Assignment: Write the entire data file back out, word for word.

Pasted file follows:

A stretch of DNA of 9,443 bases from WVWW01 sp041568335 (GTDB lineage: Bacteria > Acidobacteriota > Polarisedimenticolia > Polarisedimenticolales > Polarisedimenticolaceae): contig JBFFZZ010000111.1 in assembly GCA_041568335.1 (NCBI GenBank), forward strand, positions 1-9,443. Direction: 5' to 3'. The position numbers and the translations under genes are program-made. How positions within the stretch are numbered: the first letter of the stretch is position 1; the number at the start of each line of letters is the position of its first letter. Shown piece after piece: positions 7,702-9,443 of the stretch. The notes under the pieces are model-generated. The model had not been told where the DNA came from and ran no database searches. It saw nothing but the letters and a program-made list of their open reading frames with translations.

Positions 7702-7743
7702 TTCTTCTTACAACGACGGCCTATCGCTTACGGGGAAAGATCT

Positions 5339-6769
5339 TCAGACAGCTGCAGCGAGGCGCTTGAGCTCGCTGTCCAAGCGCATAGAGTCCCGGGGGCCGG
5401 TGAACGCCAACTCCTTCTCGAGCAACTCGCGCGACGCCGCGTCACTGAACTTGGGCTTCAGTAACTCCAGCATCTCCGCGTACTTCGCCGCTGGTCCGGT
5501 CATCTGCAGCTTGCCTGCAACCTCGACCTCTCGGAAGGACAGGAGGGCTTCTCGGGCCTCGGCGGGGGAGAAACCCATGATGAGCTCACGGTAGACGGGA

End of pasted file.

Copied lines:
A stretch of DNA of 9,443 bases from WVWW01 sp041568335 (GTDB lineage: Bacteria > Acidobacteriota > Polarisedimenticolia > Polarisedimenticolales > Polarisedimenticolaceae): contig JBFFZZ010000111.1 in assembly GCA_041568335.1 (NCBI GenBank), forward strand, positions 1-9,443. Direction: 5' to 3'. The position numbers and the translations under genes are program-made. How positions within the stretch are numbered: the first letter of the stretch is position 1; the number at the start of each line of letters is the position of its first letter. Shown piece after piece: positions 7,702-9,443 of the stretch. The notes under the pieces are model-generated. The model had not been told where the DNA came from and ran no database searches. It saw nothing but the letters and a program-made list of their open reading frames with translations.

Positions 7702-7743
7702 TTCTTCTTACAACGACGGCCTATCGCTTACGGGGAAAGATCT

Positions 5339-6769
5339 TCAGACAGCTGCAGCGAGGCGCTTGAGCTCGCTGTCCAAGCGCATAGAGTCCCGGGGGCCGG
5401 TGAACGCCAACTCCTTCTCGAGCAACTCGCGCGACGCCGCGTCACTGAACTTGGGCTTCAGTAACTCCAGCATCTCCGCGTACTTCGCCGCTGGTCCGGT
5501 CATCTGCAGCTTGCCTGCAACCTCGACCTCTCGGAAGGACAGGAGGGCTTCTCGGGCCTCGGCGGGGGAGAAACCCATGATGAGCTCACGGTAGACGGGA